Stewardship means making the best use out of the scarce resources with which God has entrusted us. These include material resources and our talents, energy, gifts, and skills. Societies that foster good stewardship are ones that have higher degrees of flourishing among their people.

Using economics, Christians can gain a better understanding of the factors that allow them to be better stewards. They can do this in an objective manner using data on the characteristics associated with flourishing – characteristics like those listed at the beginning of this post: life expectancy, infant mortality, levels of poverty and corruption, civil liberties, and environmental performance.

These characteristics serve as benchmarks of current levels of flourishing, how societies compare with each other, and what people can do to help those who are suffering.

In the coming weeks, we’ll be exploring these characteristics in depth. In addition, we’ll look at how freedom strongly influences these characteristics. These elements are just a sampling, but they represent some important aspects of flourishing today.

This series is adapted from IFWE’s white paper, “Economic Freedom and the Path to Flourishing.” Read the paper in full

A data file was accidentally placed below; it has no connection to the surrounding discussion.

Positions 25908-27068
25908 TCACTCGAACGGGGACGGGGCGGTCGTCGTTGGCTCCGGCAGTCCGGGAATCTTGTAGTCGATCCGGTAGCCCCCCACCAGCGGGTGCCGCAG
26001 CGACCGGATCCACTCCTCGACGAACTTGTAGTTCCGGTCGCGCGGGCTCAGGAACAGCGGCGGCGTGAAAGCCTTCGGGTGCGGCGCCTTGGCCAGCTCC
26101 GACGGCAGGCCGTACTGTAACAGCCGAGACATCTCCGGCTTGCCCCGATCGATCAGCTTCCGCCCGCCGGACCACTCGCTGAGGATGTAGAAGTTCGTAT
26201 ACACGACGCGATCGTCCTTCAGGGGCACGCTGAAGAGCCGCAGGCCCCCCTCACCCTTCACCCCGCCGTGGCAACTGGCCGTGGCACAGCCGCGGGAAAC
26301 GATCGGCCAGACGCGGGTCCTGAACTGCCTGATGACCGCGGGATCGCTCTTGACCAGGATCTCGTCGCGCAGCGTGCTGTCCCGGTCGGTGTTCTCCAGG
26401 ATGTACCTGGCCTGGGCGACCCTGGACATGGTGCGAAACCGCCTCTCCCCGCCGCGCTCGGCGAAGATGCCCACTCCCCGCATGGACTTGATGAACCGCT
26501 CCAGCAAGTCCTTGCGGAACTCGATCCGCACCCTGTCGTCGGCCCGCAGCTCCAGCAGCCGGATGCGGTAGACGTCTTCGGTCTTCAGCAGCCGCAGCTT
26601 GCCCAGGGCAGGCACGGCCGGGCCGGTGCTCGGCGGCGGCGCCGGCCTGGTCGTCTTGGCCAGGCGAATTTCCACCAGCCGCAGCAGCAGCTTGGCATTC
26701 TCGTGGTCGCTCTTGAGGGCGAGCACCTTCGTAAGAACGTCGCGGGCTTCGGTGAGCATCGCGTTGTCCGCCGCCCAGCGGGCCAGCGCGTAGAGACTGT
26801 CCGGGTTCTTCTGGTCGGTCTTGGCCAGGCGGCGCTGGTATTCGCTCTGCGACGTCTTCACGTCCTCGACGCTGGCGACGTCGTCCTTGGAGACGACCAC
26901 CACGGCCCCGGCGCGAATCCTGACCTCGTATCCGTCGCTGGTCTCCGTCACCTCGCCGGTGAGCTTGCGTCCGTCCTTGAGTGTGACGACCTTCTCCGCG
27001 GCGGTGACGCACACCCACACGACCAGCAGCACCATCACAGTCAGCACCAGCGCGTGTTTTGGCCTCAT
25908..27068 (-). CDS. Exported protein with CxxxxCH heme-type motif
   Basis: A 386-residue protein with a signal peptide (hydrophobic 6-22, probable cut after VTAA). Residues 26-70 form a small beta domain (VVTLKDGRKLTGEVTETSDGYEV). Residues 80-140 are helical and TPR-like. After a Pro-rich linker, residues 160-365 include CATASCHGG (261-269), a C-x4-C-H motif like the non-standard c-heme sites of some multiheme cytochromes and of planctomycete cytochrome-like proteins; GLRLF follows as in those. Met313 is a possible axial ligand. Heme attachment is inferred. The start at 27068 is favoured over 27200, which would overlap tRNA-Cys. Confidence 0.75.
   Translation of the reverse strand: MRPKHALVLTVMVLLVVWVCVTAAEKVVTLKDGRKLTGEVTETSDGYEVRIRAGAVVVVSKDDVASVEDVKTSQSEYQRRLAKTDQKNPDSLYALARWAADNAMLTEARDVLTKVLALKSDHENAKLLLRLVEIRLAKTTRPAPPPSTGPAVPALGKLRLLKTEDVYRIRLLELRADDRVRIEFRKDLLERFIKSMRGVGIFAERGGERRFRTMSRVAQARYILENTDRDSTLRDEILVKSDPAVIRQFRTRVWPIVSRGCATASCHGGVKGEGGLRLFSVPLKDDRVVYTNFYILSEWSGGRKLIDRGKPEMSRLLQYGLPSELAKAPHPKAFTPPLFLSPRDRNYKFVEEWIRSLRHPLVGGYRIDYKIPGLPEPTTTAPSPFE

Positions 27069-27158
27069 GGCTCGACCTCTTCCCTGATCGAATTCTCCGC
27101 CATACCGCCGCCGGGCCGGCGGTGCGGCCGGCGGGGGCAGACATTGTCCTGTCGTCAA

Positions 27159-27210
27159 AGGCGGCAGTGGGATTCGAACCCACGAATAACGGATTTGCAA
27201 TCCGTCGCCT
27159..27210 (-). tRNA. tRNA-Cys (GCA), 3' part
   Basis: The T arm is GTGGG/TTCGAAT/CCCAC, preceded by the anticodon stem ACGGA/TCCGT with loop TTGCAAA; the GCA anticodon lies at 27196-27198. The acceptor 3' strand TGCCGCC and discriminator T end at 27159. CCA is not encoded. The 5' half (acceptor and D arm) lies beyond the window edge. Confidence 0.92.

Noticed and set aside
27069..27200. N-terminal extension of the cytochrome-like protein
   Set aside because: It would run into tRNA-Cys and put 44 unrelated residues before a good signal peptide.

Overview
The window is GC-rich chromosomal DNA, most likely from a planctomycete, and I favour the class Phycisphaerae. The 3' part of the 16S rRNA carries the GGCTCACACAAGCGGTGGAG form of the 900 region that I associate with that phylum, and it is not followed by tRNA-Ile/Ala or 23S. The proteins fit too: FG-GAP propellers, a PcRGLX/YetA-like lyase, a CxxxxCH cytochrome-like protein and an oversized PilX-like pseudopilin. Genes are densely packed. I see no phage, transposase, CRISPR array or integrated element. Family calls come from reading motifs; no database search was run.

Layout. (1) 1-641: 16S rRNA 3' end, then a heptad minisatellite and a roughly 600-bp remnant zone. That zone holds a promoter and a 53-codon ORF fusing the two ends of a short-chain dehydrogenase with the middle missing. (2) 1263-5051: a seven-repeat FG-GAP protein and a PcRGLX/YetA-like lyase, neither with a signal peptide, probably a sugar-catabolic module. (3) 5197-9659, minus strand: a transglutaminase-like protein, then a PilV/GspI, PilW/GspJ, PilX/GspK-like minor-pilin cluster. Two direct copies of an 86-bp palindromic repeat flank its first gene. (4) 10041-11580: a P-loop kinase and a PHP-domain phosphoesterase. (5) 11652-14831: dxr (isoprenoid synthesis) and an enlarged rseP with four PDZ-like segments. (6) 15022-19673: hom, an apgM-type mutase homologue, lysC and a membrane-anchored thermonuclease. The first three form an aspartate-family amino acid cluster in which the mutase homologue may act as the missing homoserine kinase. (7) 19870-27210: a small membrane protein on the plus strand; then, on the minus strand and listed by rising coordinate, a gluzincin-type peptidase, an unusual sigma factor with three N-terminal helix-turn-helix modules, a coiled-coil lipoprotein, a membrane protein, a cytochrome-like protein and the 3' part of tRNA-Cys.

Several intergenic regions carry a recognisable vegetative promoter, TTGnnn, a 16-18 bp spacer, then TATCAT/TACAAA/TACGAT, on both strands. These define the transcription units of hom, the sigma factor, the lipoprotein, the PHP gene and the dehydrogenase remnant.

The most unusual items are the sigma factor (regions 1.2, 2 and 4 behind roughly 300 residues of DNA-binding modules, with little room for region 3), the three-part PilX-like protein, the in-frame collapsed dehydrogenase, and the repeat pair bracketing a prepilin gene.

Joseph Conners, Ph.D. co-wrote “Economic Freedom and the Path to Flourishing.” He is a Visiting Assistant Professor in the Department of Economics at Wake Forest University. 

How do you think we know we are flourishing? What is true flourishing? Leave your comments here.

Have our latest content delivered right to your inbox!
  • Kevin Thomson

    Tell me how I can encourage my people to flourish in Zimbabwe under a devastating economy, where jobs are being lost daily and the nation is virtually grinding to a halt with unemployment as 90% plus??
    Rev Kev

  • Moffat Thomas

    Rev Kevin,

    As a fellow Zimbabwean I also am burdened for nation. I have been encouraged and strengthened by the word of God in Jeremiah 26: